Children and gluten
If you have a child with coeliac disease, it may feel very bewildering at first. It’s important to know that children learn new things and get used to them quickly. Young children rarely find it difficult to accept that they can’t always eat what those around them are eating. Children also learn to ask adults about gluten and about what they can and can’t eat.
CHILDREN AND GLUTEN AT HOME
A child’s gluten-free diet is easiest to keep track of at home. Keep different sets of bread and pasta and adjust dinners, snacks, and cakes so that everyone in the family eats the same. This helps to shift the focus away from your child’s gluten-free diet. This helps your child to feel like everyone else..
CHILDREN AND GLUTEN AT SCHOOL
When children reach school age, it’s common for them to start comparing themselves with their friends. They may think it unfair that they can’t eat gluten. Showing respect for these feelings is as important as emphasising that by eating a gluten-free diet, your child feels well and is healthy. Inform teachers and staff in the school cafeteria that your child must not eat gluten. It’s a good idea to provide a written statement that your child must eat a gluten-free diet. Even if your child’s gluten-free diet works well, it’s a good idea to remind staff about it when your child has a sports day or goes on a school trip. Give your child some “emergency supplies” just in case.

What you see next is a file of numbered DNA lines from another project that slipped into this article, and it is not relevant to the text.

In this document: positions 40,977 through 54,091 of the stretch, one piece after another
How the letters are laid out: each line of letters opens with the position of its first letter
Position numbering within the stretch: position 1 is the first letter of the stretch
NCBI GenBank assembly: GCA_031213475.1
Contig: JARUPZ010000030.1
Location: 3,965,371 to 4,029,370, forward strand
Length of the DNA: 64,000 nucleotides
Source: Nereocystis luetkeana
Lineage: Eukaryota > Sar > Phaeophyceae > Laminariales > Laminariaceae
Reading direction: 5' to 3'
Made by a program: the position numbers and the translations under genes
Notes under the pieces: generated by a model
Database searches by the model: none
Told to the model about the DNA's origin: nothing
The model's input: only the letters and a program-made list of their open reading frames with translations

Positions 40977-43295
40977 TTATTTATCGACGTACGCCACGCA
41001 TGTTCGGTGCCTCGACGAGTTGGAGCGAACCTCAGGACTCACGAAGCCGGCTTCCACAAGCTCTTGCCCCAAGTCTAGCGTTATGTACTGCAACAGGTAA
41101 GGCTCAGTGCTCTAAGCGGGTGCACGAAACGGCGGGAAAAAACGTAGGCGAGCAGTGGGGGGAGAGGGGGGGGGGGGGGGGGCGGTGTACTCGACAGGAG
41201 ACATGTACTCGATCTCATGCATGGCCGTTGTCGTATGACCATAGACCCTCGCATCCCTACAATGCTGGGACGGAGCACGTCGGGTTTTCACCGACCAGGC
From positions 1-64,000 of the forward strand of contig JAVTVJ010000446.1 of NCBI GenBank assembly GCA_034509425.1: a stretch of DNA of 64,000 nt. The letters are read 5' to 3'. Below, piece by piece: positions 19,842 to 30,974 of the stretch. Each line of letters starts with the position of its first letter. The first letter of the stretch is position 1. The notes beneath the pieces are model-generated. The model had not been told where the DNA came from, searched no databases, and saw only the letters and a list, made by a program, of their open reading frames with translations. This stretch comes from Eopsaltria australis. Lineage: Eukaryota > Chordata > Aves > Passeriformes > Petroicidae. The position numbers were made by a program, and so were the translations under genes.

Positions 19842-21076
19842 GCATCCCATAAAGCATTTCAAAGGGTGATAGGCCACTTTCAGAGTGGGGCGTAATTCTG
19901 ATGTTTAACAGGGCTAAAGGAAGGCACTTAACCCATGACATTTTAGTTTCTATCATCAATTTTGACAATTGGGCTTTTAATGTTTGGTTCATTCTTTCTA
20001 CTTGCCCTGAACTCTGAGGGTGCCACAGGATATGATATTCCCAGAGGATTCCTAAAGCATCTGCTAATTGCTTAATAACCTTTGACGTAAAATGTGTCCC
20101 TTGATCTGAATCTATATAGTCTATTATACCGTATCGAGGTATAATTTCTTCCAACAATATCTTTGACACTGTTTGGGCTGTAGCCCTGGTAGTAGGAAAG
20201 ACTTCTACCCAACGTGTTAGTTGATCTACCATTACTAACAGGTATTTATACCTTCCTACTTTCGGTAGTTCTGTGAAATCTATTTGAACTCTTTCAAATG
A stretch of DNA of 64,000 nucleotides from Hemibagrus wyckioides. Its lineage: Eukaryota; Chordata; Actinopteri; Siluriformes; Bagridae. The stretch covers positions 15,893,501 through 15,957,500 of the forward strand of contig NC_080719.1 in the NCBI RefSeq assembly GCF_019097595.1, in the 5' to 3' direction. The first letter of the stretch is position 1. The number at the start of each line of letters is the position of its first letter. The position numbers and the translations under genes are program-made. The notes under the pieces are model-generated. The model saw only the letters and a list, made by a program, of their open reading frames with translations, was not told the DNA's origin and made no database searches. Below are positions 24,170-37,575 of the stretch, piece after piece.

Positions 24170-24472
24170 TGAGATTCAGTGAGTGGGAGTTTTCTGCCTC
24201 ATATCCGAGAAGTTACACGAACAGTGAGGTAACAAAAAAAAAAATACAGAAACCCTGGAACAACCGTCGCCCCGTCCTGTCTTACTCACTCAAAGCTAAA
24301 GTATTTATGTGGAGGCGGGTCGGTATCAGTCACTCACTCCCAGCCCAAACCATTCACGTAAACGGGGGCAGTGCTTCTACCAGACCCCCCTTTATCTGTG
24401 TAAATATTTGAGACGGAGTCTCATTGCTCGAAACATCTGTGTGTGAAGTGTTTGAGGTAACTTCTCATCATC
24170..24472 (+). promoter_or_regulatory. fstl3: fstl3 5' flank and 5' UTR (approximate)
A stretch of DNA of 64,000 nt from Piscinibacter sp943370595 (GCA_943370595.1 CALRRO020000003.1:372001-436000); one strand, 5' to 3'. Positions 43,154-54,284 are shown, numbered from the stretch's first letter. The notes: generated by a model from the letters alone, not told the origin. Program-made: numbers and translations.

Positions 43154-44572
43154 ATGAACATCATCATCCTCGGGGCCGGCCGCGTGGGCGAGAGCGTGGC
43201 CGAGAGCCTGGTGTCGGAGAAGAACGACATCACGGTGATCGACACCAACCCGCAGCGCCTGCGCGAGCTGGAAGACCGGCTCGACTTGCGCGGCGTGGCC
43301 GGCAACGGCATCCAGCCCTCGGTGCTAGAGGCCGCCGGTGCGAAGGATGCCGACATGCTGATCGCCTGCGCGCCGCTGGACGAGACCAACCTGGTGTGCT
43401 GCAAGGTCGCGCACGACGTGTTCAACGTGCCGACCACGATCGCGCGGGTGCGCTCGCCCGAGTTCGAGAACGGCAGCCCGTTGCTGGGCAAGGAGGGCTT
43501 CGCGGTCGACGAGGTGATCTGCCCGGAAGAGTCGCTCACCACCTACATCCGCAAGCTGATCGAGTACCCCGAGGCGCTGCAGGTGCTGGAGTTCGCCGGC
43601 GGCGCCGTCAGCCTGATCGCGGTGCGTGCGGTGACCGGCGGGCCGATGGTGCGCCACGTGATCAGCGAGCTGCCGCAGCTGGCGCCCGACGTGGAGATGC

TEENAGE CHILDREN AND GLUTEN
Being different and having to say what you can and can’t eat can be both tedious and embarrassing for teenagers. Many also find it difficult to see the consequences of being “careless” with gluten. Meeting other young people with coeliac disease can offer good support. Get in touch with your local coeliac society and find out whether they have meetings or activities for young people with coeliac disease.